28 transitional homes under construction in Victoria for people leaving correctional system

28 transitional homes under construction in Victoria for people leaving correctional system
John Howard Society/Facebook
An architect rendering of the new housing and support hub under construction on Princess Avenue in Victoria.

Construction is now underway on 28 transitional homes in Victoria for people leaving the correctional system.

The six-storey building will be located at 736 Princess Ave. and will be owned and operated by the John Howard Society. The facility will have programs and services for employment, housing, mentorship and restorative justice.

The building in Victoria will also serve as the new headquarters for the John Howard Society in addition to the 28 transitional homes.

“Access to supported housing for clients leaving corrections is the foundation of our successful after-care model that’s centred around life skills and employment training,” Manj Toor, executive director, John Howard Society of Victoria said in a news release.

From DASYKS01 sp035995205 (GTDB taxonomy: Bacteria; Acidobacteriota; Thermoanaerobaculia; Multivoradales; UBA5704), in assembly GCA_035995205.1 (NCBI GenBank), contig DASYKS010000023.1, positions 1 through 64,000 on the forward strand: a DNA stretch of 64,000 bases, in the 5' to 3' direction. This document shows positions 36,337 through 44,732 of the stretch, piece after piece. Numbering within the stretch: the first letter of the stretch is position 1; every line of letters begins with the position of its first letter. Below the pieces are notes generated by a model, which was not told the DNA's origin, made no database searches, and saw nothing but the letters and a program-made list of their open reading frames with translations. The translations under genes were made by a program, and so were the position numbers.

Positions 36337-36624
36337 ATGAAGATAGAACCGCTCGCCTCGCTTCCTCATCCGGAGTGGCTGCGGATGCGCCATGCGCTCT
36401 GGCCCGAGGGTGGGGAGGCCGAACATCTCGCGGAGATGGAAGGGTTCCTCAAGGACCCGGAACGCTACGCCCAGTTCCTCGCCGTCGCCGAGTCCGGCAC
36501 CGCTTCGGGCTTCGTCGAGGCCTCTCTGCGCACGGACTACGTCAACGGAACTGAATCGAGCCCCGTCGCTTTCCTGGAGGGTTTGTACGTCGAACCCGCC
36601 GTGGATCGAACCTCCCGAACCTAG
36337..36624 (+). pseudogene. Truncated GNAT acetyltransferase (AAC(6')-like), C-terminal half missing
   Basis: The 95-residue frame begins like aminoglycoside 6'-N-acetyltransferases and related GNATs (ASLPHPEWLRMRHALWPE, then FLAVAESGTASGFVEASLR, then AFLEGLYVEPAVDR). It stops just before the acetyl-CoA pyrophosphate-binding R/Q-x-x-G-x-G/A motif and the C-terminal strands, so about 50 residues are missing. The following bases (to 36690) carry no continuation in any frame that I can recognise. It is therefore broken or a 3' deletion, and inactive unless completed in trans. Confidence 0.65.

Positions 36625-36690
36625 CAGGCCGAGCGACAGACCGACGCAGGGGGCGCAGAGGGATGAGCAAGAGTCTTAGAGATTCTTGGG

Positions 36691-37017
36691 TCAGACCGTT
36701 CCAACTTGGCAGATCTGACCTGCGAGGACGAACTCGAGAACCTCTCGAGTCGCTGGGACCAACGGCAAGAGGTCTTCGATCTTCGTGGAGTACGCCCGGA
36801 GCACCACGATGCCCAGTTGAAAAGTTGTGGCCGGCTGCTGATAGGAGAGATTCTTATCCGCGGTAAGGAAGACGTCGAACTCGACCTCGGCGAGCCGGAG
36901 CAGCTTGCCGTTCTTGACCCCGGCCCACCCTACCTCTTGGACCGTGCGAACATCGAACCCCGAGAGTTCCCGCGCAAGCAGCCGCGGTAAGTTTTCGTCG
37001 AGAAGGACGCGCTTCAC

“As well, once completed, this project will also serve as an integrated hub of wraparound services offering programs for vulnerable community members across Victoria.”

Six governments and agencies put in $16.8 million in funding to build the facility, with the largest chunk — $13.9 million — coming from the B.C. government through BC Housing. On top of funding, the John Howard Society provided the land, which is valued at $1.5 million. Correctional Services Canada will also provide $1.4 million per year for operating costs.

The ground floor will have a social enterprise cafe with outdoor seating which will be staffed with John Howard clients to get work experience.

“Evidence shows that federal offenders who are being reintegrated into communities are more successful if they have appropriate community supports,” Rob Clark, area director, Vancouver Island Community Corrections for Correctional Service Canada said.

“Partnerships and facilities like this, which offer accommodation, employment training, counselling, education, addiction programs and mental-health support, greatly increase their chances of becoming active, productive and law-abiding members of society.”

It is expected that people will be able to move in starting in 2026.

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